What I was confused with, was when I got FTTC at my old place, we had to have a visit from a BT Engineer who fitted a new faceplate to the master socket. So I was expecting to have some kind of appointment to have a faceplate installed. Talking to Plusnet customer service I have realised that as the predicted speed is low then I won’t need to have a new faceplate and “filters will work just fine”.

It was back in 2014 when BT decided that for up to 38MBps fibre connections that this could be a self-install option and therefore no faceplate needed to be fitted.

However some sites are recommending that you fit a faceplate anyhow.

We urge anyone considering or opting for a self-install fibre broadband service to install a faceplate filter. These are inexpensive and will generally deliver significant improvements in broadband speeds.

So I have been thinking that once I have the upgraded connection to fit my own faceplate. You can get them quite cheaply on Amazon.

So not long now and really fast speeds…

Well maybe just fast speeds…

Well faster than 1Mb/s at least!

The cabinet is enabled…

Originally BT Openreach said they would upgrade Cabinet 25 in Weston Village by the end of March, this deadline was quickly moved to the end of August. If you have been following my saga you will know that the final phase has been dragging.

Today, the 30th August, one day before the BT Openreach deadline, they have finished the process and are accepting orders for FTTC connections.

The cabinet is enabled...

I had checked earlier today and as for most of the last month the websites were saying, still checking stuff and no you can’t order a fibre connection today. This evening that has all changed and I could now place an order for a FTTC connection.

The speeds compared to my previous fibre connection are not as good.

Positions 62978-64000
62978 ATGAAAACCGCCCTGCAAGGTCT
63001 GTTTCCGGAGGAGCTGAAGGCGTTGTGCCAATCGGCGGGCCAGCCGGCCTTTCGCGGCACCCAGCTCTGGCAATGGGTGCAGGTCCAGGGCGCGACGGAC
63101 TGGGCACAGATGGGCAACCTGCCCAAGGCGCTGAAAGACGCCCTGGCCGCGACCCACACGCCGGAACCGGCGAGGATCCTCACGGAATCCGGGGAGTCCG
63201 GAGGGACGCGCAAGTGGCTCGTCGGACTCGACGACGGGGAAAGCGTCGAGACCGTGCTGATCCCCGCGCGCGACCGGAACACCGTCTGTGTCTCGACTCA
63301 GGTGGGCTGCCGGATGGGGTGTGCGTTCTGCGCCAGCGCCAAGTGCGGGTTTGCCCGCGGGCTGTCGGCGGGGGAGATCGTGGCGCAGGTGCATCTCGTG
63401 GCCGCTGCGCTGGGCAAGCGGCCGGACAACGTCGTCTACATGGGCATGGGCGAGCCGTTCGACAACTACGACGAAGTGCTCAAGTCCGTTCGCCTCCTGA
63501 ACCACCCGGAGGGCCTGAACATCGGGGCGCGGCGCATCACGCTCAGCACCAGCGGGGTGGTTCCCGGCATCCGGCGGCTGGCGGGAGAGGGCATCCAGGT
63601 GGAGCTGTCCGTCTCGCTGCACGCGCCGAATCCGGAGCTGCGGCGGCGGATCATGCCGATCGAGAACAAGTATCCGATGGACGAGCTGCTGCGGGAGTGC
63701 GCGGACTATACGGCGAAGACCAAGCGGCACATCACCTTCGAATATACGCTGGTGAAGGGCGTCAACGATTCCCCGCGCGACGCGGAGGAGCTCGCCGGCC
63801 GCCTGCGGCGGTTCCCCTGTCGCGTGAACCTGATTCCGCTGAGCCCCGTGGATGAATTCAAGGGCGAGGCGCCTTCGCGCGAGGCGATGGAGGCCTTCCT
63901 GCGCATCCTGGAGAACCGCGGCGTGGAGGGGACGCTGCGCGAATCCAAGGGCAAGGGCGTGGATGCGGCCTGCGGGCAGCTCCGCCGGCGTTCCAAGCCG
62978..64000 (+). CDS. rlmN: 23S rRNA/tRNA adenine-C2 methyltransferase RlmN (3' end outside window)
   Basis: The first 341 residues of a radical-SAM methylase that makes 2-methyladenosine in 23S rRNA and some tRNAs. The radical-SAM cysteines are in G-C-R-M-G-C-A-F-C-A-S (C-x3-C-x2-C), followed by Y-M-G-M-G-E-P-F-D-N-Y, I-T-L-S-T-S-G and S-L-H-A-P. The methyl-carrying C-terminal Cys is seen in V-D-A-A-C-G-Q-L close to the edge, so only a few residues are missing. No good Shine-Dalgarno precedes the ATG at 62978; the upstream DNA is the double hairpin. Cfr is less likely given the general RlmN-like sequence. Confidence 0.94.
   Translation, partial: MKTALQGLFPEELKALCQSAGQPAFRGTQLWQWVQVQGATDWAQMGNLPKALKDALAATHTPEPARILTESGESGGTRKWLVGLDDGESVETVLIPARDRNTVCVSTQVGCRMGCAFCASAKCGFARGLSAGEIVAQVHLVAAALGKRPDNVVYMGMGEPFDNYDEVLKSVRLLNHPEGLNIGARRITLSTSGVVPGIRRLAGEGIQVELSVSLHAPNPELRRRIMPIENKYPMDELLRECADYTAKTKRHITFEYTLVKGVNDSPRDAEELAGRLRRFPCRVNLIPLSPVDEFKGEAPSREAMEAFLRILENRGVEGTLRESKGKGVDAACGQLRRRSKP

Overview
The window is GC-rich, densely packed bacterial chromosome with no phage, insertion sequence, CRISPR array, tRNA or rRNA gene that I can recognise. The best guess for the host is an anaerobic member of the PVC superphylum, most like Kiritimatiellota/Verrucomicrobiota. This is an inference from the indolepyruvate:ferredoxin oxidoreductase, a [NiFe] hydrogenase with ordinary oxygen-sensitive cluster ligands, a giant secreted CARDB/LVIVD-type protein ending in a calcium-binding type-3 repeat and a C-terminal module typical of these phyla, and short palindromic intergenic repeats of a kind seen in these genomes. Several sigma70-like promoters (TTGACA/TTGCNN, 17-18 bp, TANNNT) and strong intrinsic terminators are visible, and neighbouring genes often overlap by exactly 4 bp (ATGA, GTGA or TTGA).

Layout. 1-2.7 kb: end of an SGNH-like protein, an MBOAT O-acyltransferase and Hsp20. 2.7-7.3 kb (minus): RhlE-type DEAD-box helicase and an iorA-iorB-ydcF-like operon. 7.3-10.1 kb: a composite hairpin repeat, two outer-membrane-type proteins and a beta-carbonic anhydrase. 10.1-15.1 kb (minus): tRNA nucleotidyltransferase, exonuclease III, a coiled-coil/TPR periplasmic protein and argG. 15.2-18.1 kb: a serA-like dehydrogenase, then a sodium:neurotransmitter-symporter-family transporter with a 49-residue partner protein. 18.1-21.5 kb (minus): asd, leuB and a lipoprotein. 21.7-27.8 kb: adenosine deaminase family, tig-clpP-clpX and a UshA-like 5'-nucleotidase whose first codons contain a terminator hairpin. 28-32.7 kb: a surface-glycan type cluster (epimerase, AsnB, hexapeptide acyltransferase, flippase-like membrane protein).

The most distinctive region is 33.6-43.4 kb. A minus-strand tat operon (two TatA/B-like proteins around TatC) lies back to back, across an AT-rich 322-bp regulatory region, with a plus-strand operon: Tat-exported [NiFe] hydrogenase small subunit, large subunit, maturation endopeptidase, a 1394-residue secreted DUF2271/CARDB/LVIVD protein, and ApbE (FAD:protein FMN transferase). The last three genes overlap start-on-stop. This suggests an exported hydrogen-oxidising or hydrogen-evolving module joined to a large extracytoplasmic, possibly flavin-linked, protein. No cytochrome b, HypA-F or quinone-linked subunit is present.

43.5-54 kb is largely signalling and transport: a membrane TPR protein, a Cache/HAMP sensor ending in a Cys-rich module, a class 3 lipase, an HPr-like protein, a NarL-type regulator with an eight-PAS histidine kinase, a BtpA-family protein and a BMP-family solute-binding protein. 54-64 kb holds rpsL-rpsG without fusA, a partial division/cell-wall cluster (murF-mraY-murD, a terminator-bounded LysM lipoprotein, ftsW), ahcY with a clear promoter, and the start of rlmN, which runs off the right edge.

The cabinet is enabled...

Back in 2010 I was getting 40Mb down and 10Mb up. According to the above information I can expect roughly 25Mb down and 4Mb up.

So the next step is to place an order…

I did try and upgrade my Plus.Net account, but their website failed with an error.

Probably down to the age of my old account, so I need to phone them…. and the phone lines are closed.

So tomorrow I may be able to order fibre, then there is a ten day wait.

I have been waiting five years, I think I can wait ten days.

They’re at the cabinet…

BT Openreach

While waiting for BT Openreach to finally finish activating the cabinet, they have been there for the last two days.

They updated the status on the BT Openreach back on the 20th July, back then they said:

You can’t order a fibre service today but typically it’ll be available to your premises within the next month.

Now over a month later, you still can’t place an order a fibre service.

I do wonder if they are finalising the activation, but who knows.

Still waiting….

Hmmm…

It’s being quiet…

No wonder BT Openreach still haven’t finalised the fibre upgrades to cabinet 25.

There is only so much checking you can do.

We're performing our final quality checks and making sure everything is ready for your fibre order.

I suspect the person responsible is on holiday.

Still checking…

network cable

So just over a week ago, according to BT Openreach they have activated the new cabinet, but we still can’t place an order for “superfast” broadband.

I have also been using another method of checking progress which is the ADSL checker site from BT.

This is the result from my line.

BT ADSL Checker

As you can see the maximum downstream rate is no more than 1.5Mb/s.

According to my DSL router, the actual speeds I am getting are